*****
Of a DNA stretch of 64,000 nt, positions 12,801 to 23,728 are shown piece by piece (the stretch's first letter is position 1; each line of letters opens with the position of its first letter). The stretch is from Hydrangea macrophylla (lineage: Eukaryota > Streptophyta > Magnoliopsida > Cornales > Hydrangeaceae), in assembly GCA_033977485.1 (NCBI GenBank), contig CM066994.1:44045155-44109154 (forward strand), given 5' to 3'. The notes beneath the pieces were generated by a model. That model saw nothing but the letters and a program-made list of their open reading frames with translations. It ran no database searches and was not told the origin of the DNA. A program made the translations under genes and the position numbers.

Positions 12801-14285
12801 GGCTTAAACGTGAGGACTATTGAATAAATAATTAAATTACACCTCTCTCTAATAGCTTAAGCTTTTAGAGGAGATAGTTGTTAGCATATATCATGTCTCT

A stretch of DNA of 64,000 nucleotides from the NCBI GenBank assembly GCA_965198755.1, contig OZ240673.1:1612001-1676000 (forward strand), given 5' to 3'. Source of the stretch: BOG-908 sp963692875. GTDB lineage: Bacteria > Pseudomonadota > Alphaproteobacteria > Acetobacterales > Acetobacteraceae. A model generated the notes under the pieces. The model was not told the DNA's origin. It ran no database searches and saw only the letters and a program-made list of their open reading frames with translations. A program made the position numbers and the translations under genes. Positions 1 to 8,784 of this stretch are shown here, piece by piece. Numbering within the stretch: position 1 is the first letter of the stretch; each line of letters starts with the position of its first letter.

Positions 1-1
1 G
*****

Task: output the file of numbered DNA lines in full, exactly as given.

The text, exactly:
Of a DNA stretch of 64,000 nt, positions 12,801 to 23,728 are shown piece by piece (the stretch's first letter is position 1; each line of letters opens with the position of its first letter). The stretch is from Hydrangea macrophylla (lineage: Eukaryota > Streptophyta > Magnoliopsida > Cornales > Hydrangeaceae), in assembly GCA_033977485.1 (NCBI GenBank), contig CM066994.1:44045155-44109154 (forward strand), given 5' to 3'. The notes beneath the pieces were generated by a model. That model saw nothing but the letters and a program-made list of their open reading frames with translations. It ran no database searches and was not told the origin of the DNA. A program made the translations under genes and the position numbers.

Positions 12801-14285
12801 GGCTTAAACGTGAGGACTATTGAATAAATAATTAAATTACACCTCTCTCTAATAGCTTAAGCTTTTAGAGGAGATAGTTGTTAGCATATATCATGTCTCT

A stretch of DNA of 64,000 nucleotides from the NCBI GenBank assembly GCA_965198755.1, contig OZ240673.1:1612001-1676000 (forward strand), given 5' to 3'. Source of the stretch: BOG-908 sp963692875. GTDB lineage: Bacteria > Pseudomonadota > Alphaproteobacteria > Acetobacterales > Acetobacteraceae. A model generated the notes under the pieces. The model was not told the DNA's origin. It ran no database searches and saw only the letters and a program-made list of their open reading frames with translations. A program made the position numbers and the translations under genes. Positions 1 to 8,784 of this stretch are shown here, piece by piece. Numbering within the stretch: position 1 is the first letter of the stretch; each line of letters starts with the position of its first letter.

Positions 1-1
1 G